Attention will be focused in the Finance Bill to be published on Thursday 29th March 2012 to ascertain the extent of any anti-avoidance rules. These rules, which will apply equally to EIS and SEIS, were heralded in the Pre-Budget Statement in December 2011, and are expected to clarify that contrived, artificial arrangements where existing trades are hived off simply to access the tax reliefs, or used to route EIS/SEIS funds through a company lacking substance or risk, will not be allowed.

Seed Enterprise Investment Scheme (SEIS)

To recap on SEIS, the scheme will be introduced from April 2012 and will provide income tax relief of 50 per cent for individuals who invest in shares in qualifying seed companies. The Government will also offer a capital gains tax (CGT) holiday: gains realised on the disposal of assets in 2012-13 that are invested through SEIS in the same year will be exempt from CGT.

Following consultation since December 2011, changes have been made to the proposed SEIS regime to allow companies to (inter alia) have subsidiaries (this will help SEIS companies which want to expand) and to allow previous (but not current) employees to obtain SEIS relief.

Remote Gambling

The Chancellor announced today that it will change the UK’s 15% remote gaming duty, which is currently based on the place of the supplier, to a place of consumption duty. Under the new regime, operators will pay tax on gambling profits generated from customers in the UK, whether the operator is in the UK or offshore. The fine detail is to be the subject of consultation with the industry, and it is proposed that the changes will be operative from December 2014 (although this will be kept under review). Thus offshore operators who provide remote gaming to UK customers will have to pay UK duty (either at 15% or whatever compromise rate that might be introduced). Whilst it would have been hoped that as a quid pro quo British operators who provide remote gaming services to non-UK customers would not be taxed, the proposal is to deal with this issue through double tax relief. Accordingly with effect from 1 April 2012 double tax relief will be introduced for remote gaming duty, general betting duty and post betting duty. Thus, if a UK operator pays UK duty on its gambling business, it will get relief for any tax that it has to pay in any other country. The idea is that as other countries introduce a place of consumption basis for taxing remote gambling, the UK operator should not be disadvantaged, and so will remain in the UK and thus tax revenues and jobs in the UK will be protected. However if the UK level of duty (at 15%) is higher than that of the countries where a UK operator’s customers are, there may still be an incentive for the UK operator to migrate offshore.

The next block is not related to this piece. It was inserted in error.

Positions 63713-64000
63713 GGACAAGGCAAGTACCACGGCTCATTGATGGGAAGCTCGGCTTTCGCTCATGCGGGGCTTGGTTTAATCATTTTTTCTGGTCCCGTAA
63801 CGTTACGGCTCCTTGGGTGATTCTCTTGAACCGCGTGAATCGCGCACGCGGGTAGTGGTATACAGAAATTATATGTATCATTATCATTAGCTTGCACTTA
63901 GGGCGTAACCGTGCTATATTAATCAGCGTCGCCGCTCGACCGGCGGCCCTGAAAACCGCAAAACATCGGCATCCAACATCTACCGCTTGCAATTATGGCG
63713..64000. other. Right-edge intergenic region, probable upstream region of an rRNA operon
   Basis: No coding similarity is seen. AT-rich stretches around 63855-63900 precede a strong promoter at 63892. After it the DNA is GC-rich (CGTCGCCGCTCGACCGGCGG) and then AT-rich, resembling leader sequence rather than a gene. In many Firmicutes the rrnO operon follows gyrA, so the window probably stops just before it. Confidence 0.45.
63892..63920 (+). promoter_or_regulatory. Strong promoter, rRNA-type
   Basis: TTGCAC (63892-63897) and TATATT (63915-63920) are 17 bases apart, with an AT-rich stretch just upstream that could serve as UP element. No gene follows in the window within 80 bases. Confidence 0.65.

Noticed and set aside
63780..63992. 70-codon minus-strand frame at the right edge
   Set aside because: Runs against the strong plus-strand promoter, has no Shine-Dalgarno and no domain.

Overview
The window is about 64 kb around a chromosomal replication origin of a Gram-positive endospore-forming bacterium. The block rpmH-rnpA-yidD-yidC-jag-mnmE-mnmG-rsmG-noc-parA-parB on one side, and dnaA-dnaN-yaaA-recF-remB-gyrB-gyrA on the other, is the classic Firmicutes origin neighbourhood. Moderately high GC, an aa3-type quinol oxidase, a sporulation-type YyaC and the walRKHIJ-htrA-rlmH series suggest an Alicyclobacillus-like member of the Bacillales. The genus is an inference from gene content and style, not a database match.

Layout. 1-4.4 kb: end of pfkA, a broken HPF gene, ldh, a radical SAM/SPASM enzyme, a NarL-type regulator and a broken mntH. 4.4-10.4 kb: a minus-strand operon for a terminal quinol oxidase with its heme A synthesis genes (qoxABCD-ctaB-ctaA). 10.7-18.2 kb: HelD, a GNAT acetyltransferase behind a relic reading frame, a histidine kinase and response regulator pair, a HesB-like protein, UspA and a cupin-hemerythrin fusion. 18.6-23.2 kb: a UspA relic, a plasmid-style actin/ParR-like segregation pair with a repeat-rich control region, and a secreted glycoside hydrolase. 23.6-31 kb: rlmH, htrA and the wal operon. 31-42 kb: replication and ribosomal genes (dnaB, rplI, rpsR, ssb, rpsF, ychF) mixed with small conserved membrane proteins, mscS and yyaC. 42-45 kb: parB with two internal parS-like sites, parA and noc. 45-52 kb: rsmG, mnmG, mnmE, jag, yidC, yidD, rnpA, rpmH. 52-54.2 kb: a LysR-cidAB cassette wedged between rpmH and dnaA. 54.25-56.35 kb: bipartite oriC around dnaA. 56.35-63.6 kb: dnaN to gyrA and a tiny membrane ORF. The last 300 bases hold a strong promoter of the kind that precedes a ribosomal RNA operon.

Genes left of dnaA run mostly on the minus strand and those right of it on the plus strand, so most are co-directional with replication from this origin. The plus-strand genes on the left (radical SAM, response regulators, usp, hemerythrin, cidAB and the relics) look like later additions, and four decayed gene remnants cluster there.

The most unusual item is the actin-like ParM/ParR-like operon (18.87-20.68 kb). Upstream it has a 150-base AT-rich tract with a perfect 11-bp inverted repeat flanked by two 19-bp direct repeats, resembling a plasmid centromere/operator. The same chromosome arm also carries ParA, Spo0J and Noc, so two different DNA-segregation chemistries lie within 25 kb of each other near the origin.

As indicated, both these measures – the proposal to tax overseas operators with UK customers and the double tax relief regime – are aimed at creating a level playing field between offshore operators and those based in the UK. However, gaming companies may still move, and/or remain, offshore so as to avoid UK corporation tax on their profits and to keep their irrevocable VAT on overheads, e.g. advertising and marketing costs, to a minimum. So one wonders how far this will help the UK gaming industry, which may still be at a disadvantage to its offshore brethren.

Online gambling presented a challenge to the EU, which tries to balance the freedom to provide services across EU member states (Article 49 of the Treaty on the Functioning of the European Union) with the demands of EU member states to protect their gambling markets and monopolies. The UK has complied with Article 49 by opening its gambling market to EEA operators. It is an interesting question as to whether EU law would allow a restriction on the provision of gambling to UK citizens from an EU gambling operator solely because that operator, established outside the UK but in the EU, declined to pay UK tax. Tax alone has never been a justification for derogation from Article 49.